Fit In the organisation questions

The fit in a workplace culture has become a major consideration. This is revolutionizing the whole concept of job interviews.

Major employers have found that the standard interview methodology simply isn't good enough to get the right people.

Studies, some of them huge, exhaustive studies of the entire corporate workplace, have also found that a bad fit equates to an unproductive person who also literally doesn't fit into the workplace, isn't happy, and doesn't usually achieve much in terms of their career.

It's not exactly an academic exercise.

The workplace, thanks to bad fits, can be a war zone. More time is spent in litigation, absenteeism, grievances, and rehiring for positions where people have been so dissatisfied with the job they've had enough and just leave, than actually doing the work.

The bad fit is a disaster for employers and employees. In the US, it's costing billions, annually.

At the interview, you can expect some psychological questions which will test your fit with the employer.

You need to understand the reasons for the Fit questions, and how they apply to you and your career.

These questions are very much in your interest as an applicant. The term Fit is pretty apt. Some jobs are so stressful that people who fit together as a team are essential. The manager doesn't want to be a referee, and the work needs to be done, not turned into a mediation session.

This isn't a matter of people being unreasonable on the job. Some people simply are not suited for some jobs, and really shouldn't do them. Others cannot and will not fit into a workplace culture.

Relationships become very difficult, and the whole workplace suffers. People are more interested in avoiding the various problems created by bad fits than working. Bad fits result in minimal work effort.

The big studies also found that fit was more important than qualifications and degrees in many cases. That's since been backed up by studies which found that people working in their own preferred fields and workplace cultures were far more productive, and much less stressed.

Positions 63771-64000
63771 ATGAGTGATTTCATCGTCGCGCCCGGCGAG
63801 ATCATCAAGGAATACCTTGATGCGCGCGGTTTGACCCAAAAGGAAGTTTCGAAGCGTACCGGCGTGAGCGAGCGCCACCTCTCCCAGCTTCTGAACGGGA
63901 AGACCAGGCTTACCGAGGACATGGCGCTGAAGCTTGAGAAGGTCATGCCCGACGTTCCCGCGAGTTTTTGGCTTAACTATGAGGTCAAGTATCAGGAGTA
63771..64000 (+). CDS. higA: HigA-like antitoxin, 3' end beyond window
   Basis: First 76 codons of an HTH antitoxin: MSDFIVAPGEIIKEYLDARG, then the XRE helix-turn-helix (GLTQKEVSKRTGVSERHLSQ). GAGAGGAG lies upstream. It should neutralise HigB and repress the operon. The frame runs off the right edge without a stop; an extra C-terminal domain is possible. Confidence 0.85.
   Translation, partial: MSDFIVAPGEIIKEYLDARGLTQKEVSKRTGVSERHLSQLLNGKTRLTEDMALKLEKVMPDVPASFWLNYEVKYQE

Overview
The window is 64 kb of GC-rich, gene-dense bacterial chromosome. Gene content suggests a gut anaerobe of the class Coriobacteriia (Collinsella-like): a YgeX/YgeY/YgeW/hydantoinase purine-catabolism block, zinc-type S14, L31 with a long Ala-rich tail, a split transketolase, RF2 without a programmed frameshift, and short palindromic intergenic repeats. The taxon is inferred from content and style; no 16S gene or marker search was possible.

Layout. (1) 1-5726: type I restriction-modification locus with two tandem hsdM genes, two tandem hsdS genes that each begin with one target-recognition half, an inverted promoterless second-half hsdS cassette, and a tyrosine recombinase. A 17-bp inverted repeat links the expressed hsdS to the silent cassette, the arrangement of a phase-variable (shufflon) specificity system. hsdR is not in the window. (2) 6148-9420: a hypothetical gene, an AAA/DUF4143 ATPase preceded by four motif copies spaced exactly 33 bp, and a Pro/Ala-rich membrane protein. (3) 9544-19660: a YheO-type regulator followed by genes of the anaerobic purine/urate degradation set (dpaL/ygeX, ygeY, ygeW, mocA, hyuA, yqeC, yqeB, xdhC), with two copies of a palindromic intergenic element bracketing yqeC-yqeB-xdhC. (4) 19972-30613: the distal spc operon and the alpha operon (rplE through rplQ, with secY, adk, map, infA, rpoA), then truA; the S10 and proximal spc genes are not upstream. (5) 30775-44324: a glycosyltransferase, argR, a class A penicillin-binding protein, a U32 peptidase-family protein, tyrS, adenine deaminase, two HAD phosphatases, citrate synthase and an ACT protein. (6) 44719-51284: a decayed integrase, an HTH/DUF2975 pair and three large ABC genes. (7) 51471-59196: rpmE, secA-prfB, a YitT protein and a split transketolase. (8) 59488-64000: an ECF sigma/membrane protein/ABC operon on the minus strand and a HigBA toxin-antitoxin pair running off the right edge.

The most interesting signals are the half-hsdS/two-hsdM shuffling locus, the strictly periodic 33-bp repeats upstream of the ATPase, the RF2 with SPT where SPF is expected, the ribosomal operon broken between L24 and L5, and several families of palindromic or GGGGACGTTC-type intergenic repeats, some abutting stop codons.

You won't be surprised to hear that disputes, terminations, grievances and absenteeism were also much reduced.

This is extremely important to you both as a job applicant, and in terms of your career.

You can do something about checking out your fit in a workplace, too. You will be able to form a much better picture of the workplace culture if you research the employer thoroughly.

  • Ask questions.
  • Go and have a look at the place.
  • Ask people who work there about it.
  • What's good about the work? What's good about the people?
  • What's bad about it, or them?

You may think a job's a job, and you have no choice but to go for everything you can. But in practice, a bad fit will have you back unemployed soon enough. A really bad fit can also wreck your work record.

If you're not careful, you can easily wind up with a work record full of holes, over a decade or more. That's quite common, and it's often all about bad fits.

The more you know about what to avoid and what to look for, the more successful you're likely to be.

Careers can't run on thin air and termination notices.

Apply for jobs where you know what you're getting yourself into beforehand.

All workplaces are different. The more you know, the fewer the surprises of the kind you don't want.

At the interview, you'll find yourself a lot better equipped, and you'll know your way around a lot better with your research done and a good idea of what the workplace is all about.

A job can be a joy or a burden you just don't want to carry.

How you fit is how you'll work, and how your career will progress.